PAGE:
It was late in 1865 that Father Tenison Woods asked Mary to undertake the teaching of a school which he proposed to open in Penola. Early in 1866, she crossed the border into South Australia with her two sisters and her brother John. In Penola, a disused stable had been rented and, by dint of some hard work by John MacKillop, it was made presentable enough for the beginning of school. It was the Bethlehem of the Sisters of St. Joseph of the Sacred Heart. On the Feast of St. Joseph, 1866, Mary MacKillop, the first Sister of St. Joseph, placed herself in the hands of her Divine Master to teach his little ones. Although she did not take formal vows until the Feast of the Assumption, 1867, in Adelaide, Mary MacKillop becoming Mother Mary of the Cross, the 19th of March has always been regarded as the date of the foundation.
Adelaide — and Gethsemane.
The story of the next eight years is one of extraordinary trial, and of tremendous strength on the part of Mother Mary of the Cross. Time and again, she earned in bitter truth the right to the title. Within five years, the tiny community had grown to a body of 120 nuns. Maybe the rapid growth, but probably more so the departure from the semi-cloistered life which was the accepted role of a nun, was the cause of the determined opposition. In South Australia which had been founded only 30 years before with the expressed stipulation that “no Irish or Papists need apply”, the enmity of those outside the Church was understandable enough. What was so hard to bear was the opposition within the Church, opposition all along the line of ecclesiastical authority; opposition which, quite patently, its authors were convinced was for the ultimate glory of God. Mother Mary and her daughters in Christ were to learn the bitter wisdom of the warning Christ had given to those who would follow Him: “They will put you out of their synagogues, and think that they are doing honour to God. And it was a struggle conducted by Mother Mary with sublime charity and an unbroken loyalty to the Hierarchy and the clergy.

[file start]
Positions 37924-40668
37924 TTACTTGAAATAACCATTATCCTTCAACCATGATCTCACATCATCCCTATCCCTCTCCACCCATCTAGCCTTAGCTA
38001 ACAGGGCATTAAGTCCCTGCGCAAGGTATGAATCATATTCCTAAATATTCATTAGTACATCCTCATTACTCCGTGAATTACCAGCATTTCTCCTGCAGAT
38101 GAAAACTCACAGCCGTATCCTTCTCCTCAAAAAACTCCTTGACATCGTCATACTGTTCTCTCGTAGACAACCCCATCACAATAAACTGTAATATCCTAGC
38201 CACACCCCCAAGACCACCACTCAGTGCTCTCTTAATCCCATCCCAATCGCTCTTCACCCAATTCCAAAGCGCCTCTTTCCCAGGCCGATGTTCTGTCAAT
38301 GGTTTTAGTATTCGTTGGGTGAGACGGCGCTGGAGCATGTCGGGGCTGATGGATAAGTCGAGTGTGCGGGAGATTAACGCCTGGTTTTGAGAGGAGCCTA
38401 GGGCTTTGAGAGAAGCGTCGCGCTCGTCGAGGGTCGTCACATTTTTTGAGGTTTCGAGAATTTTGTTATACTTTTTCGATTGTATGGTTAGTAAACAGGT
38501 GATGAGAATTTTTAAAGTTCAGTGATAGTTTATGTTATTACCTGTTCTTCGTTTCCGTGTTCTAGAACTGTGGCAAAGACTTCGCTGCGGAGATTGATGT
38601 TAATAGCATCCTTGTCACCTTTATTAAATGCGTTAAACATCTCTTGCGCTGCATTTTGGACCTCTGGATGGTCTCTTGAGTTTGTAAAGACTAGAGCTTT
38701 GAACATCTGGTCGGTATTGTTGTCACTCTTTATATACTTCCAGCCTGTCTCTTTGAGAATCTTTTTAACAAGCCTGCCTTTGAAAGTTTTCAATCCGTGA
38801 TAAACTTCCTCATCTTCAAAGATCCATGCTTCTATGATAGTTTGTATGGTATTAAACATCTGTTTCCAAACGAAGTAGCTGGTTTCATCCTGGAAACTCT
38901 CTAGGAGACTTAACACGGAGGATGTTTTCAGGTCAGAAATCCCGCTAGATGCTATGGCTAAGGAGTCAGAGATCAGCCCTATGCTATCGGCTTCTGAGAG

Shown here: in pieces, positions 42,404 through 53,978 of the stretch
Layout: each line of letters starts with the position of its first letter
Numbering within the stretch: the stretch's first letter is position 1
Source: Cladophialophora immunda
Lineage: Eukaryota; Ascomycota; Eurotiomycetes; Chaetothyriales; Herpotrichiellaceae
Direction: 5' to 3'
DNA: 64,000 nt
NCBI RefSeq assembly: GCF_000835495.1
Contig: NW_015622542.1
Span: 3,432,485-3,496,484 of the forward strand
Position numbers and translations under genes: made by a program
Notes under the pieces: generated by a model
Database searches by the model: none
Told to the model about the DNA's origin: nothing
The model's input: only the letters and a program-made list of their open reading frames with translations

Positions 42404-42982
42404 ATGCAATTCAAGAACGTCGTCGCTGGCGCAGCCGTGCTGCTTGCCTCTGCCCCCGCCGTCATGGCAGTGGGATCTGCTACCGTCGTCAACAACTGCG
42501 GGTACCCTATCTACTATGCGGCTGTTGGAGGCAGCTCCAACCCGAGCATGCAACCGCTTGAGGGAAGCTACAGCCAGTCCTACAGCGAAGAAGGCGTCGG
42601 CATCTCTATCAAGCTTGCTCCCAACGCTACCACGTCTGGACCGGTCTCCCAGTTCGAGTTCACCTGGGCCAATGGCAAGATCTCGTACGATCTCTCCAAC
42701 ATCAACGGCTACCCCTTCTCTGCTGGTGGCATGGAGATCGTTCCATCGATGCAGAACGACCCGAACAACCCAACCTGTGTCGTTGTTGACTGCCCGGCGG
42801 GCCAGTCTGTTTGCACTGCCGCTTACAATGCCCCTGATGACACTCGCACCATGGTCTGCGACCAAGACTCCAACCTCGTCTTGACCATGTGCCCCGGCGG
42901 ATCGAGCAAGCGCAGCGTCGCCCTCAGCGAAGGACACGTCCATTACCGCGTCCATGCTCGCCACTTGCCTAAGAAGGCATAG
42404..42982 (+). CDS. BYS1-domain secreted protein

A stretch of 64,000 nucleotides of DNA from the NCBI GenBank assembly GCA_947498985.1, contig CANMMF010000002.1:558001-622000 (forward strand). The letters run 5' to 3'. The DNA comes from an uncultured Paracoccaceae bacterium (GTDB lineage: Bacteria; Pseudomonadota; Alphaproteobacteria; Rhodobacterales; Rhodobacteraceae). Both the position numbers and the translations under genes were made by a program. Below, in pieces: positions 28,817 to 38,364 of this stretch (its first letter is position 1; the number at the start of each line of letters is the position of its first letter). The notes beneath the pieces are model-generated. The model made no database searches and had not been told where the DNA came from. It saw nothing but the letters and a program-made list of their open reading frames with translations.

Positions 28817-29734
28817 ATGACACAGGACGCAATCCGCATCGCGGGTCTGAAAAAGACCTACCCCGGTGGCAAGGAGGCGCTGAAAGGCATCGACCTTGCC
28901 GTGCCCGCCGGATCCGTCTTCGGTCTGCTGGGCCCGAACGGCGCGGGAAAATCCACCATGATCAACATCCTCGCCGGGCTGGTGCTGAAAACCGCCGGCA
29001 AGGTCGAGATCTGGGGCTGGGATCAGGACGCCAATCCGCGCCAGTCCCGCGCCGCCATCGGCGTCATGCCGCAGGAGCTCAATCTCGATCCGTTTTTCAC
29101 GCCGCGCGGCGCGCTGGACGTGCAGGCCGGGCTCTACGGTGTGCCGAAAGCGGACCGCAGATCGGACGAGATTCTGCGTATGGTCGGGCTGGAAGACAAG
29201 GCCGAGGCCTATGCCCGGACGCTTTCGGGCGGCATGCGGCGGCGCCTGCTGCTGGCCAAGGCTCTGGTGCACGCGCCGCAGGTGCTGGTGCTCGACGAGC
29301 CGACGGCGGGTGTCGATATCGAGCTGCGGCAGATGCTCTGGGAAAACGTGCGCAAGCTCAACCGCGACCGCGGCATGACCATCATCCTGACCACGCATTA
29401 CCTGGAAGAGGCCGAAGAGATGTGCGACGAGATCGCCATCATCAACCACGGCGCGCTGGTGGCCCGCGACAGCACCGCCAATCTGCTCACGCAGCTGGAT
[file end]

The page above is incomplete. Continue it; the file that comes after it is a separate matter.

The years of trial were punctuated by journeys to Sydney and to Brisbane. Here the problem was the one of government. Mother Mary wanted, because she so clearly saw the necessity, an Australia-wide congregation, with unified direction, and a common training for all her sisters. The Church in Australia — or, more accurately, the Church in the various Colonies which eventually were to become Australia, was not yet prepared for such unity of government or of purpose. And so, in 1874 Mother Mary of the Cross, 32 years of age, with trouble facing here everywhere she looked, made up her mind to go to Rome.